Kenneth: I absolutely love working with my wife. She’s been the muse for all of my female characters in all of my other films. Even though she is not a single mom, she brought such a strength, pride, and vulnerability to the role of Lily. She got the concept right from the beginning. She’s an intuitive actress with great instincts and great humanity. My daughter, on the other hand, was a challenge. I knew that going into it but also knew she’d be great. She was 11 when we started which was the age I was looking for for Marigold. I knew shooting was going to be sporadic and over a period of time, so casting an outside actress would have given me a lot of logistical challenges that would have cost me money I didn’t have. I wanted to capture her performance as she transitioned from little girl to young lady. My producer Nina who is an accomplished actress and acting coach was always amazed how Maia would seem to be so over it at times but as soon as I yelled ACTION! she would come alive as the character. It was instantaneous. The performance is all hers. I don’t believe in manipulation as a director. If I have to manipulate a performance out of an actor/actress then I’ve cast wrong and that is my fault not the actor’s. I’ve always worked with people I’ve known or known of. My wife and I knew Ivan from the acting academy we went to and he’s been in 3 of my other films. He’s an amazing actor and I was blown away by his work on this project. Lidia Pires who plays Marigold’s grandmother was an actress I’ve wanted to work with for a long time. I reached out to her and luckily she said yes to shooting her scene that took place at a restaurant from 10:00pm to 4am. When you put her, Karla and Maia together-they look like a family. I got to cast and work with Camila Banus on my fifth feature called Counterpunch. When we started, I knew I wanted her to play Marigold grown up but waited till we were near the end of production. She was fresh off her Emmy nomination for Days of Our Lives when I reached out to her. I new the story resonated with her and the only thing she had to go on for the character was the First Look video we had. Shooting her stuff was really cathartic for me. She had my daughter down. It was like shooting into the future.
Film Courage: What do you want audiences to gain from this story?
Kenneth: Marigold the Matador is a nostalgic look at childhood, hopefully, without being nostalgic. I know that seems contrasting but so was my childhood. I believe we all have a “train story” in us but it gets buried as we grow older. I hope this movie triggers that memory for the audience. At six years old, I stood on and jumped from a moving locomotive that was going 5 miles an hour. It wasn’t the dumbest thing I’ve done since but it was the most freedom I’ve ever experienced in my life. The only thing that comes close to that feeling is being on set yelling ACTION! This movie was all about doing something so incredibly simple but significant. And hopefully, at the end of the day, our simple story will have a significant emotional impact on the audience.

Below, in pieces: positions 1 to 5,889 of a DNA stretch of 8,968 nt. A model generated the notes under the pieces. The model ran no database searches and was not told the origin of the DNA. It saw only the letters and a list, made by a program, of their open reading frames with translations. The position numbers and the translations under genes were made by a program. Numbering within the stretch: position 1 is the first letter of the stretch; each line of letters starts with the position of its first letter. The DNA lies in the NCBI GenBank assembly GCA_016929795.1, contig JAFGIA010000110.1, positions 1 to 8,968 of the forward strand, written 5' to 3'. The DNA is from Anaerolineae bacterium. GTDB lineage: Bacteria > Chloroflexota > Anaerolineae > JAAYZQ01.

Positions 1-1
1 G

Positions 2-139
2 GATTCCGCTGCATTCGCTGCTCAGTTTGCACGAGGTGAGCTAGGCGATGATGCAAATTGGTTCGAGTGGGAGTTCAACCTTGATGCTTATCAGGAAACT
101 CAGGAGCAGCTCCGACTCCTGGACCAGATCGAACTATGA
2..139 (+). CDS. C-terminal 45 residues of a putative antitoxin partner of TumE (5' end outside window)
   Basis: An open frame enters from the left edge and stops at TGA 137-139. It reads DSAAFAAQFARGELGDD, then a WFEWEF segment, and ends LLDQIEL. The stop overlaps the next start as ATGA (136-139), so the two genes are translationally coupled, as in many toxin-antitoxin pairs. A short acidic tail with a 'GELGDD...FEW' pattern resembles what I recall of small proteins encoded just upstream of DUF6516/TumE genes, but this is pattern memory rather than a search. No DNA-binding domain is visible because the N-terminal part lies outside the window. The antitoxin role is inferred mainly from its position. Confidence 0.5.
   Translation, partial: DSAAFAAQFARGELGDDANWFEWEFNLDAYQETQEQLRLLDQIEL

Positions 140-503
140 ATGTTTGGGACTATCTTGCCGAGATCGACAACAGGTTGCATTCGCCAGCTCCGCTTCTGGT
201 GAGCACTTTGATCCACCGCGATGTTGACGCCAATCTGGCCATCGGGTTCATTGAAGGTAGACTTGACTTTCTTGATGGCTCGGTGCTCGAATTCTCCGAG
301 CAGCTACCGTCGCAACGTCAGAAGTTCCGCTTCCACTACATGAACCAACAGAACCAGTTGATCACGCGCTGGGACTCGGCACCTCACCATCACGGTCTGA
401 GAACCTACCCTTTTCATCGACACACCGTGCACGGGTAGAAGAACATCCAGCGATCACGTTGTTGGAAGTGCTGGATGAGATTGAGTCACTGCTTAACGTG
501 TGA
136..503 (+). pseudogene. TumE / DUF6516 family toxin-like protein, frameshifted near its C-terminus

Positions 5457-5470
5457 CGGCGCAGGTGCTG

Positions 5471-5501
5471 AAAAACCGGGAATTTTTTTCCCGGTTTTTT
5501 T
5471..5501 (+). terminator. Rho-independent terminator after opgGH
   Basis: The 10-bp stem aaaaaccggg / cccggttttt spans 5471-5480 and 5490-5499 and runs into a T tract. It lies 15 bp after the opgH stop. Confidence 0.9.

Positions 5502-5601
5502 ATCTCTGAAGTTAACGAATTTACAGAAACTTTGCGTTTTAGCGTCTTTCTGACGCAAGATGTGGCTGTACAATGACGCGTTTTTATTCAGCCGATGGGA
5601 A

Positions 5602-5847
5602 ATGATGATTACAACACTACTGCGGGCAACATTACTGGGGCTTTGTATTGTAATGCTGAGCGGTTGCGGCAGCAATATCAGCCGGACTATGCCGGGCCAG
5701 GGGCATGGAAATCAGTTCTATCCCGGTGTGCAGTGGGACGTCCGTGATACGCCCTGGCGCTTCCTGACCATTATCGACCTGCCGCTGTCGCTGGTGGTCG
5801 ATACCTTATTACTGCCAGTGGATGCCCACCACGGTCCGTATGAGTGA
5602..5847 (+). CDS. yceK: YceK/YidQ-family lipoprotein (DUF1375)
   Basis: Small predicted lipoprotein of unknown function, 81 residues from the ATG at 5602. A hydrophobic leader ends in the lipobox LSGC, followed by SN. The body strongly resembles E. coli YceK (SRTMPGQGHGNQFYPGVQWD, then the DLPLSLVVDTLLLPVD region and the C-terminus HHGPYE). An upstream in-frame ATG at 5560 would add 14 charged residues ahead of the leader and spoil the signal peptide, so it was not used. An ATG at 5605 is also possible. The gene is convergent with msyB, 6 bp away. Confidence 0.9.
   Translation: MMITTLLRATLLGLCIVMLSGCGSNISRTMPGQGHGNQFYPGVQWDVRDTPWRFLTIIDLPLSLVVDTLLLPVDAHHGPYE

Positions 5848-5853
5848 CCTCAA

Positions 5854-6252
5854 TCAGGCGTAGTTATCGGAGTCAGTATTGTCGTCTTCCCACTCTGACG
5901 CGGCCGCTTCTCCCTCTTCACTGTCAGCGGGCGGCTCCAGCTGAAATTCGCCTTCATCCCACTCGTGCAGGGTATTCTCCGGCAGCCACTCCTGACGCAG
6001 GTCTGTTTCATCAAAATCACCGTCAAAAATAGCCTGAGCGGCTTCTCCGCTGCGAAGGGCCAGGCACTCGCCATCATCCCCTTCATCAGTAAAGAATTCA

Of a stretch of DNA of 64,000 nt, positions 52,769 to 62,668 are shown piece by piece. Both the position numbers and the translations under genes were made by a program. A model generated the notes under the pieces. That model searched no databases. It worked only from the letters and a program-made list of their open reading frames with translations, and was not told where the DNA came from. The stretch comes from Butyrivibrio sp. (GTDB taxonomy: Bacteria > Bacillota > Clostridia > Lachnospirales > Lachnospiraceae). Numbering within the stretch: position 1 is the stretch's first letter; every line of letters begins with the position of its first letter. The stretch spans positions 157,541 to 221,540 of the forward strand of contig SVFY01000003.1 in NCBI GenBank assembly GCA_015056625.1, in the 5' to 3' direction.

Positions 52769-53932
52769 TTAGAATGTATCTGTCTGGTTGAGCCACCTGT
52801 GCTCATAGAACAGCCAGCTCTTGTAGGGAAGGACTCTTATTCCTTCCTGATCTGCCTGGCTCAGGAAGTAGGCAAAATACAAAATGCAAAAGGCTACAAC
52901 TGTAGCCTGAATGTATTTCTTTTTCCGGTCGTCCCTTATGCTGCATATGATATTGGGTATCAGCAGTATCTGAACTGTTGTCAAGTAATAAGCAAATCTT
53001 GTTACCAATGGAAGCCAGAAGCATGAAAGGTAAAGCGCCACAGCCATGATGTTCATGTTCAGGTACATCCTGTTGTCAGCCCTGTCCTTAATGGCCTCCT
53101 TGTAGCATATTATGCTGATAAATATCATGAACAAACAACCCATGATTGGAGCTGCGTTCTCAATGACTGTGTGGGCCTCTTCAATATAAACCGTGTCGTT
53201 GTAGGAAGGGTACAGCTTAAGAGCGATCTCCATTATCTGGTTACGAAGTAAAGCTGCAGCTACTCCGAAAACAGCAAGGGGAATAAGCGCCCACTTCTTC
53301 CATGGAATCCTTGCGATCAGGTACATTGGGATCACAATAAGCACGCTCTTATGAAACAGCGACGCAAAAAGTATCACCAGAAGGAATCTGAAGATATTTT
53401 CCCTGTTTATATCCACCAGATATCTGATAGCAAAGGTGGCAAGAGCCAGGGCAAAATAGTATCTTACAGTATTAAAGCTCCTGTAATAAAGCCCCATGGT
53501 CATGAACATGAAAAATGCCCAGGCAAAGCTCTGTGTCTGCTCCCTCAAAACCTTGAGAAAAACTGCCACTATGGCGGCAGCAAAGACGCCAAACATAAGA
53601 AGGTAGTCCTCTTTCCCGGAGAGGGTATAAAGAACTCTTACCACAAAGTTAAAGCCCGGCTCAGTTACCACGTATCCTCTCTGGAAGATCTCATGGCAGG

Film Courage: What are your plans with the film once it’s finished?
Kenneth: If our crowd building campaign goes well, I plan on distributing directly to the audience digitally through Vimeo and theatrically through the Tugg platform. I’m not going to rush it but if the movie comes out the way I want it and we can make the deadline then I’ll submit it to Sundance. Other than that I don’t think we’ll go the festival route at all. It’s something Nina and I disagree on but will continue to discuss once the film is finished. 6 films and the only film festivals I’ve ever screened at I was invited to. I’ve never been accepted to a festival through a straight submission. Hundreds of rejections and thousands of dollars in fees, I just assume use that money to promote Marigold and finance the next one.
Film Courage: Why is Marigold The Matador totally different from your prior 6 films? What prompted you to do something new?
Kenneth: It’s different in the approach and process but it’s still an urban story and fits in with the rest of my filmography. I just chose to focus on a different element of an urban neighborhood and not the criminal element. However, as in all my films, whether the character is a gangster, a boxer, a homeless man or a single mother, all of them have hopes and dreams and bleed and breath just like the rest of us. I have worked with a lot of people who have gone off and tried to mimic what I do and have poached ideas and crew from me. This film was about creating a process that couldn’t be copied even by myself. I don’t think I could repeat this again and will continue to develop my filmmaking in future projects.
Film Courage: Did you feel out of your comfort zone taking on a new genre film? How did you make certain you did not back out?